Cooked Breadfruit (310/366)

Famous is `Ulupalakua – The pangs of the cold evening air – The home of the cowboys”
~ “`Ulupalakua” by John P. Watkins

 

‘Ulupalakua is a place in the Maui mountains, and its name means “Breadfruit ripened on the back” – legend says it’s called that because ancient Hawaiians used to gather ‘ulu, or breadfruit, from Hana on the East side of the island, and by the time they brought it back through the mountains, the breadfruit would be ripe.

When Mom and I toured the Maui Brewing Co. brewery, one of the beers we got to sample was their seasonal “Liquid Breadfruit” and it was a great brew.  Mom was intrigued by the name and the fact that they chose breadfruit to use in their seasonal beer, so we decided we wanted to try breadfruit on its own.

Mom had seen it in a supermarket sometime this week, so today we went to Foodland and looked for it.  It wasn’t there.  It wasn’t at Safeway either, and when we asked the grocery store workers where we might be able to find it, people said they have a hard time selling it normally, and that it’s pretty pricey.  Then we realized it was actually at Whole Foods that we had seen it, all the way in Kahului, at the beginning of our trip.

Well, not to be deterred, we drove the 40 minute trek back up to Kahului this afternoon to get us a breadfruit.  We were told they were kinda pricey, so they are definitely not cheap at Whole Foods.  When we saw them earlier this week, there were plenty of nice big ones, but by the time we got there today, it was slim pickings.  Oh well, at $4/lb. I didn’t really want to fork out that much for some breadfruit anyway.  The one we got was about three pounds.  $12!

We brought it back, and I washed the outside (they were pretty dusty – when they’re cut or damaged, they ooze a sap-type liquid that’s very sticky.  More on that later.

I cut the breadfruit in half, and prepared to cut the core out.  Inside, the fruit with the core is kinda pretty, although it oxidizes and turns brown FAST.  I took these photos almost right after I cut the breadfruit.

I cut the halves into quarters and cut the core out.  What I saw after this I did not like.  Breadfruit has HOLES or tube-like chambers running through it!  Aaaaack!!!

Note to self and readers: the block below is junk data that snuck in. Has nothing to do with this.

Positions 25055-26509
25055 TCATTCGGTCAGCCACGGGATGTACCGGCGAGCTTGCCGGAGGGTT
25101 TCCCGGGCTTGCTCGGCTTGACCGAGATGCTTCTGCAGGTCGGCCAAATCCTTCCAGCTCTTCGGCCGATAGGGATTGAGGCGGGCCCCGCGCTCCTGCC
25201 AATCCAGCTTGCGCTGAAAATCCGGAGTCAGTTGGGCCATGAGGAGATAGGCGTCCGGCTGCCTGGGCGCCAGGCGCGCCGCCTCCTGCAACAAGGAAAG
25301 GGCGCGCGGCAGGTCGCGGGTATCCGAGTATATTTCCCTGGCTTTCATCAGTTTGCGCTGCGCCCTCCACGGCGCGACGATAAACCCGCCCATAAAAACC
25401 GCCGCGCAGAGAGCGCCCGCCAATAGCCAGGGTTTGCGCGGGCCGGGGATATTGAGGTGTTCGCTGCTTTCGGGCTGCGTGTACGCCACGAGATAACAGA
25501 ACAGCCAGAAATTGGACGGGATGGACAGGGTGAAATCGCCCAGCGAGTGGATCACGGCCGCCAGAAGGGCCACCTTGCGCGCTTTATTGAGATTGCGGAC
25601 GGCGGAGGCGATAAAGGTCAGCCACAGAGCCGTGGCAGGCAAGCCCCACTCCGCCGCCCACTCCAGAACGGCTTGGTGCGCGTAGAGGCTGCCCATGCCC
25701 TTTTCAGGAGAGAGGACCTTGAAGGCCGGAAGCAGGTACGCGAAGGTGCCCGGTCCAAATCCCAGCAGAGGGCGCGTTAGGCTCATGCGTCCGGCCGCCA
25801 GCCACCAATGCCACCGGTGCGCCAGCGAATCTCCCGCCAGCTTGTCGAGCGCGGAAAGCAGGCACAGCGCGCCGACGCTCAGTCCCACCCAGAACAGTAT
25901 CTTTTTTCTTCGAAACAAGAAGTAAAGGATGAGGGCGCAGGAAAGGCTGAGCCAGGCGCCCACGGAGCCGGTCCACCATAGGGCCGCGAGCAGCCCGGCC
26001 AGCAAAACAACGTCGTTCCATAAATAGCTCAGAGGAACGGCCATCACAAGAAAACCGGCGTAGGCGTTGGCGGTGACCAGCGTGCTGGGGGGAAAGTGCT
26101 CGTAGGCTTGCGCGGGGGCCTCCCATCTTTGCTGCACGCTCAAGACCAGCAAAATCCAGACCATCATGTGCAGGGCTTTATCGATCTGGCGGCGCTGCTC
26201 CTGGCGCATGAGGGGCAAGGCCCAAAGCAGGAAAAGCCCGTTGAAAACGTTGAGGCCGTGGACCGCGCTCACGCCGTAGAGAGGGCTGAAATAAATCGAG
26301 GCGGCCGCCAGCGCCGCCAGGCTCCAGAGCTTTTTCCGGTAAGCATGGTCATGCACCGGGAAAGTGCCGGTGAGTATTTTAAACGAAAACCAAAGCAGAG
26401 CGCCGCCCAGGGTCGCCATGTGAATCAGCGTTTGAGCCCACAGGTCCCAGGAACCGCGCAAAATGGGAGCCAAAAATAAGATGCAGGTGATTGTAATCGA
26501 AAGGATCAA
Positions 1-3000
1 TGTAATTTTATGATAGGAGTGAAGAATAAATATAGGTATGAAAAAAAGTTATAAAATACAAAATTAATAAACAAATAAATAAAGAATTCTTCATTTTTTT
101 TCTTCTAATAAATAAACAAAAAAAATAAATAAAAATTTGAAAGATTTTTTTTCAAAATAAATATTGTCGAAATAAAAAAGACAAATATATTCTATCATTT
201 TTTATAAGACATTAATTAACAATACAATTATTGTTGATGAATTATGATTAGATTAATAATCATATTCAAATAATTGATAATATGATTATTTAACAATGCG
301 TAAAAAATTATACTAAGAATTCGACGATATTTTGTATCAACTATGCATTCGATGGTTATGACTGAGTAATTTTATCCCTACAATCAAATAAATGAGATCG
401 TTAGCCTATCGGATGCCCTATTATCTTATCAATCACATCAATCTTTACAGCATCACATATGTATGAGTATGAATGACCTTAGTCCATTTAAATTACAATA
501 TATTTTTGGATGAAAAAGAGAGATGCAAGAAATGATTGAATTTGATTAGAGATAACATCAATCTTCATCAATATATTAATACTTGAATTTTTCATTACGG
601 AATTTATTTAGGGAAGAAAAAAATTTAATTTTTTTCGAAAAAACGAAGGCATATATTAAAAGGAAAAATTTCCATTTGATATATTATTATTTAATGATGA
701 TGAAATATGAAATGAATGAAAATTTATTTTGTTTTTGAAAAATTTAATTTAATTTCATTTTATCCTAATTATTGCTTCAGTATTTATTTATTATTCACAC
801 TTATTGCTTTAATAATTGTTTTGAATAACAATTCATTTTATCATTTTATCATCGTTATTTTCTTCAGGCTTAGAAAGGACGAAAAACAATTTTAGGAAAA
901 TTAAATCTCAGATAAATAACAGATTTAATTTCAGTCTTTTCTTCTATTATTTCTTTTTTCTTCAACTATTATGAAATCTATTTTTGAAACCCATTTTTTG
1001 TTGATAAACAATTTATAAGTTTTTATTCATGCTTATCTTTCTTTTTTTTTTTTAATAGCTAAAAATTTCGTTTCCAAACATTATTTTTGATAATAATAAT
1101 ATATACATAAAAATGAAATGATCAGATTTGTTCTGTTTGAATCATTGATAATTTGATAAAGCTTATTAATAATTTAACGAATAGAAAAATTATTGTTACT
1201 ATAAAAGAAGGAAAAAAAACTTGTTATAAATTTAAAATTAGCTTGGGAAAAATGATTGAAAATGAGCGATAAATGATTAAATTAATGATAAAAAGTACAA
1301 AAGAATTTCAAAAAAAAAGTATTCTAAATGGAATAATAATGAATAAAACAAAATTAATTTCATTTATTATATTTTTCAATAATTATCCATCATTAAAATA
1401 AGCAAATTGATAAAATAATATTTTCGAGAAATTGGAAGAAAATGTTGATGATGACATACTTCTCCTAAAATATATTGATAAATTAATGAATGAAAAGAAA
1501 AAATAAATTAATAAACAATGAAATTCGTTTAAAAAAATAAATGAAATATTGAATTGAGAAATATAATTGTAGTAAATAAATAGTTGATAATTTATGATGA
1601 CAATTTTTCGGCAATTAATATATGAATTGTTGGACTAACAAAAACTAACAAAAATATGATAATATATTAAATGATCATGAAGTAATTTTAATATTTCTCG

I don’t know much about breadfruit makeup, but it seems like the holes/channels through the fruit correspond through the spots on the surface of the fruit.  It’s probably good that we got organic breadfruit, since they seem very susceptible to their environment.  Aack again!  Just under the skin, the breadfruit looks a bit like an alien egg or something (but you can see where the holes/channels may be leading to the surface).  Here’s another shot showing the oxidation of the fruit as well – the brown side of the fruit was cut about 10 minutes before the light side in the picture on the right – look at the difference!  But the fruit really browns almost immediately after being cut.

I sliced the breadfruit as thin as possible, and put the slices into water so they wouldn’t brown as quickly.  Then I pan fried them.  Breadfruit chips!  Nom nom nom.

These were pretty good – they’re very similar to potato chips or sweet potato chips after cooking, but the fruit itself is surprisingly a lot more spongey than potatoes or sweet potatoes (and not because of the holes, heh) – it’s an interesting difference.  We also boiled the scraps that were too small to get a handle on while slicing, and Mom made hash with bacon and onions out of those.  Delicious.

If I find breadfruit again, I’ll probably pick one up and try more things with it.  You should too!  A word of caution if you do though: that sticky sap I told you about is no joke.  A tip I saw said you might want to oil your hands a bit while cutting them (but I thought that didn’t exactly sound super safe), or you could wear disposable food-grade gloves while preparing.  Since most people don’t have those at home, just know your hands will get sticky sap residue on them which takes a bit of elbow grease (and maybe some scraping) to remove, and prepare to soak everything you’ve used (knives, cutting board, etc.) for a while in hot soapy water to help you clean the gum that forms on them off them afterward.  Happy cooking!

Related Links:
Breadfruit: National Tropical Botanical Garden

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